The War news.

The news from Maryland is encouraging. The Confederates, on the 11th, were three miles from Washington, and the same accounts inform us that Lincoln and Stanton had ridden to the front. We should not be surprised if the next news was that they had been captured. We await further accounts with much interest. The Sixth Corps, engaged at Monocracy, was undoubtedly that of Wright, sent from the front of Petersburg. It is known that they left for Washington last Friday night and another corps took their departure the same night. This fact shows that Grant has reduced his army by sending a portion of it away to defend Washington.

From Petersburg.

Nothing occurred yesterday beyond the usual shelling. This is Grant's amusement while awaiting the result of events in Maryland. Wednesday was ushered in by heavy artillery firing upon our centre, to which our batteries replied promptly, giving the enemy as good as he sent. The picket firing and skirmishing continued about as usual, with little or no barm to either side. It is still a prevalent impression that the enemy contemplate an early departure from the front of Petersburg; but this is mere conjecture, and not sustained by official information. It is true that two (and perhaps three) corps have left, but Grant may, and probably will, still keep up a show of force for he will hardly hastily abandon a position from which he expects such famous results.

It is currently reported that Grant's hospitals are full to overflowing. The chief sources of diseases are the trenches around Petersburg. The water and the hear are afflicting hundreds with diarrhœa, and as the summer advances the miasma of the swamps and the unripe fruit of the orchards will continue to increase the number.

The cavalry fight on Tuesday.

The fight on Tuesday at Reams's Station was between Gen Fitz Lee's cavalry and the Yankee Gen Gregg. The result was, victory for us and defeat for the enemy. We took thirty-three prisoners and among them were two officers. The prisoners arrived last evening by the Petersburg train. The meanest looking among them was a North Carolina deserter, who, despite his blue uniform, was recognized by a former comrade in Petersburg. He was separated from the rest at the Provost Marshal's, and came by our office about dusk in charge of detective Hix.

The captured men of the city Battalion.

We mentioned yesterday that fourteen men, including a commissioned officer and a Sergeant, of the City Battalion, were captured by the enemy at Cox's barn, on James river, on the 12th inst. The following are the names of the captured:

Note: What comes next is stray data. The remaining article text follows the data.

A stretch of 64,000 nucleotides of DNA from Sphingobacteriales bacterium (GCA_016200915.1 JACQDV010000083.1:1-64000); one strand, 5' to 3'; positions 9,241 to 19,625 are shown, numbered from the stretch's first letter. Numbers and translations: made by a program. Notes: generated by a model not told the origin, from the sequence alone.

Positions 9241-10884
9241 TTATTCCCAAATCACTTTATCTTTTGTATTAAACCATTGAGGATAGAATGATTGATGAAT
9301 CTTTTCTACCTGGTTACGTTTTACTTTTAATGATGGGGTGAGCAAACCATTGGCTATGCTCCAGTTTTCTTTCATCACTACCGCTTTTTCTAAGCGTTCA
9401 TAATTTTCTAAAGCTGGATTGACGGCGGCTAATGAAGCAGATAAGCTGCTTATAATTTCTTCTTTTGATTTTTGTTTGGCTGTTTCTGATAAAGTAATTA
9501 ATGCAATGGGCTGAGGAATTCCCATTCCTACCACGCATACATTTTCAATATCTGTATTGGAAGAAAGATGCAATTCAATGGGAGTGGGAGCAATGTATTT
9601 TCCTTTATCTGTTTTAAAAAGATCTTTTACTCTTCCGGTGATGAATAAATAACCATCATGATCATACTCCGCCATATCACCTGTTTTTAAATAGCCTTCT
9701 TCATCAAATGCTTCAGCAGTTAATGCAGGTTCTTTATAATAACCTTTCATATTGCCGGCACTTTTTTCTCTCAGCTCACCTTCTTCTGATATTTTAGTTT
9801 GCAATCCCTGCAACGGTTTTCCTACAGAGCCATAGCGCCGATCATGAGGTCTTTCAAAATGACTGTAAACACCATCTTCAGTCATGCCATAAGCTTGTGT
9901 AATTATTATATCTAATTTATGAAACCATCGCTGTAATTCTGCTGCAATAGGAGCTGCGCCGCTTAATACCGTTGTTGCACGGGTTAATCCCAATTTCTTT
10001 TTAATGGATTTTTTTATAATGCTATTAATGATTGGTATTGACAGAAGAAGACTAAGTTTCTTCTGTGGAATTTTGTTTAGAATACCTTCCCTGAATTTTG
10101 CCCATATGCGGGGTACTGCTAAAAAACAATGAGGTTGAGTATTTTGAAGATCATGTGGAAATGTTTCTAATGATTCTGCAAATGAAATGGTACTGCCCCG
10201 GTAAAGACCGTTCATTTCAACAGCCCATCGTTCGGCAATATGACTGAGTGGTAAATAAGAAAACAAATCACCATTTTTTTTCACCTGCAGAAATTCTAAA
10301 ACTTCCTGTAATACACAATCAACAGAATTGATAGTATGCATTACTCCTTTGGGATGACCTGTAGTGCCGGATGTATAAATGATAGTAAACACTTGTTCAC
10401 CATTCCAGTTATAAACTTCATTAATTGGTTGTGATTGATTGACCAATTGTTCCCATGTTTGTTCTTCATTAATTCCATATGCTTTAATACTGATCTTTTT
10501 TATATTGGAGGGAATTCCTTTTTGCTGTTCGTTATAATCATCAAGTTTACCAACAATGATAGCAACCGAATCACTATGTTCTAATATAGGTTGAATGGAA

Lt. Wm. G. Herrington, of North Carolina; Sergt Wm. H. Cunningham, of Cumberland co, Va; Corp'l Lewis A Jacob, Richmond; Privates L B Jones, Caroline co; F M Butler, Hanover; W A Nelson, Louisa; Jesse S Segar, Norfolk; Wm A Trice, Louisa; Jas S Wallace, Fredericksburg; Jas B Whitlock, Louisa; John B Ladd, Richmond; William Smith, Louisa; E F Dickinson, Charlotte; Robt J Waldrop, Louisa.

They belonged to company E, 25th battalion Virginia infantry.

Town reports.

There were a good many reports in the city yesterday about large "risings" of the population in Maryland in favor of the Confederates. One had it that 15,000 Marylanders had joined the command of a distinguished fellow-citizen of theirs who accompanied our forces; and another that 8,000 had enlisted under his command. As the "risings" in Maryland during former invasions of our troops have not been of a very formidable or determined character, it is more than likely that the present rumors have their real foundation in the ardent desire of our people to see the men of that noble old State make a co-operative effort to free her from Yankee bondage.

From our army in Georgia.

The following official dispatch was received at Gen. Bragg's headquarters yesterday:

Army of Tennessee. July 14, 1864.

A body of Federal cavalry crossed the river last night opposite Newman, but was driven back by Brig. Gen. Armstrong. All quiet elsewhere.

Jos. E. Johnston,

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